Special Feature: Behind the Scenes of LOW-CARB in Poland
The who’s who and how they turn the wheels of change

The LOW-CARB project is represented by two partners in Poland, Skawina Commune and City of Krakow, which together make up a unified Functional Urban Area (FUA). LOW-CARB’s innovative activities will strengthen the cohesion of the FUA by bettering its sustainable mobility and transit options. The pilot projects and capacity-building trainings are respectively steer-headed by two intriguing experts, Maciej Zacher and Łukasz Franek.

A smiling man on a bike with a white T-Shirt and blue sunglasses

Maciej Zacher of Gmina Skawina

I'm a generalist, activist, eco-social innovator,  city lover and civil servant, and an academic teacher.”

Maciej is a European Placemaking Leader and is deeply involved in Placemaking Europe. He is also a member of the Society of Polish Town Planners and Society Together for Nikiszowiec. His notable expertise covers working closely with local communities and children to facilitate creating the spaces they want and need in order to strengthen communities.  Maciej was offered a position in the public sector and joined Gmina Skawina.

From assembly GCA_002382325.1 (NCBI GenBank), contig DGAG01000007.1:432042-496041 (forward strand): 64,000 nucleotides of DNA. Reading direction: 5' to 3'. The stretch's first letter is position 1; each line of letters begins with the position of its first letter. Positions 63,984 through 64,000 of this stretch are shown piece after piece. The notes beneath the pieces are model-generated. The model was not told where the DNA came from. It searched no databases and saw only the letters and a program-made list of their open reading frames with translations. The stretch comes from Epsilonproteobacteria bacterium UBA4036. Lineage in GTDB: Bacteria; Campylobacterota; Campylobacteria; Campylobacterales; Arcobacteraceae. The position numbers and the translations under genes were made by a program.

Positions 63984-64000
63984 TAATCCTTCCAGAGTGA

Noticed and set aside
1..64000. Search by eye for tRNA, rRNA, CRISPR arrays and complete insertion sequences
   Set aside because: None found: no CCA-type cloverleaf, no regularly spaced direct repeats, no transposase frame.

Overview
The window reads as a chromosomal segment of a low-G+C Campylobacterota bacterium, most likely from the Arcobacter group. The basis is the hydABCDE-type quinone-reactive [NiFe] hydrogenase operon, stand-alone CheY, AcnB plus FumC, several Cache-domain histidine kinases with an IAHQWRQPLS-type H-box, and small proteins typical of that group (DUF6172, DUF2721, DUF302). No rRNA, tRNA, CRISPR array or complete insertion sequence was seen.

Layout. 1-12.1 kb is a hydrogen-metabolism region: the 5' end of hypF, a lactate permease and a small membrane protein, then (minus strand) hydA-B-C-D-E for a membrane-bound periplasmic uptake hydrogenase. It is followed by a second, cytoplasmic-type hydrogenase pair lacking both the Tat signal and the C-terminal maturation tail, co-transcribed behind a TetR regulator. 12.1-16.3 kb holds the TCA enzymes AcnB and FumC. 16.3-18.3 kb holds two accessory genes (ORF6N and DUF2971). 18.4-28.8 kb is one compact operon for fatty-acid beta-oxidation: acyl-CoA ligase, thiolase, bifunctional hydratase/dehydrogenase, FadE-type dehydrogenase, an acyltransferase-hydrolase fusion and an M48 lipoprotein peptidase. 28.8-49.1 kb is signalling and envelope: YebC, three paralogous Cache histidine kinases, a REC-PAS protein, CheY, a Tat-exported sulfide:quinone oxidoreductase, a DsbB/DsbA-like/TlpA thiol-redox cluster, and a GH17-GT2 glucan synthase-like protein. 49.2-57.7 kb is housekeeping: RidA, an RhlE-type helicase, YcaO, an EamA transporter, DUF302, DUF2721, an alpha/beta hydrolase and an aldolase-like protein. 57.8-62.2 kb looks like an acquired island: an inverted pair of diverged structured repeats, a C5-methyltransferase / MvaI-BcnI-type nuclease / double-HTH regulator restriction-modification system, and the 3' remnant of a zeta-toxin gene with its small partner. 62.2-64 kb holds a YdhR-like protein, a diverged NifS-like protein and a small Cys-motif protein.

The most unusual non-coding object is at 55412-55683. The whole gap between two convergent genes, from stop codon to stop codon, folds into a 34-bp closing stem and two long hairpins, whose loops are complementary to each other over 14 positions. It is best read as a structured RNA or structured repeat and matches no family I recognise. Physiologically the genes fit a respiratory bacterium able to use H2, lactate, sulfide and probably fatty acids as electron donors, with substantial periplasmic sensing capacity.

“My experience as a person on the front-line when working with communities has at times, been a little unorthodox– [I can sometimes find myself] working more with activists than civil servants... but they help me to better understand people's needs directly from the people. I'll gladly empower those who seek the common good. I believe that we need to change the way we work as civil servants because bureaucracy can often be slow the streets are fast.” 
Maciej has led community-based projects for many many years in the arena of sustainability, tackling local storm-water management issues and his main field of interest, sustainable urban mobility.

Image of Lukas Franek riding a cargo e-bike

Lukasz Franek, Director of the Public Transport Board of Krakow (Zarząd Transportu Publicznego w Krakowie)

Lukasz is the Director of the Public Transport Board of Krakow and has a national reputation of being a strong agent of change in sustainable mobility. He eats, sleeps, and breathes sustainable mobility exercising any opportunity (whether on the clock or off) to make his area of influence, just a little more green. This former owner of the mobility company Via Vistuala has often faced harsh backlash against progressive mobility agendas for which he advocates…

“… it’s hard work to change the behavior of people, but I have been motivated, for the past 20 years, by the many success stories that occur. They are sometimes truly beyond the imagination of what we thought possible.”

It’s easy to see why Łukasz Franek was the next person of interest for LOW-CARB’s interview series. Read on to find out what his role is in the project is and how he and his team are shaping the mobility sphere of Krakow.

General Mobility Situation of the Krakow Functional Urban Area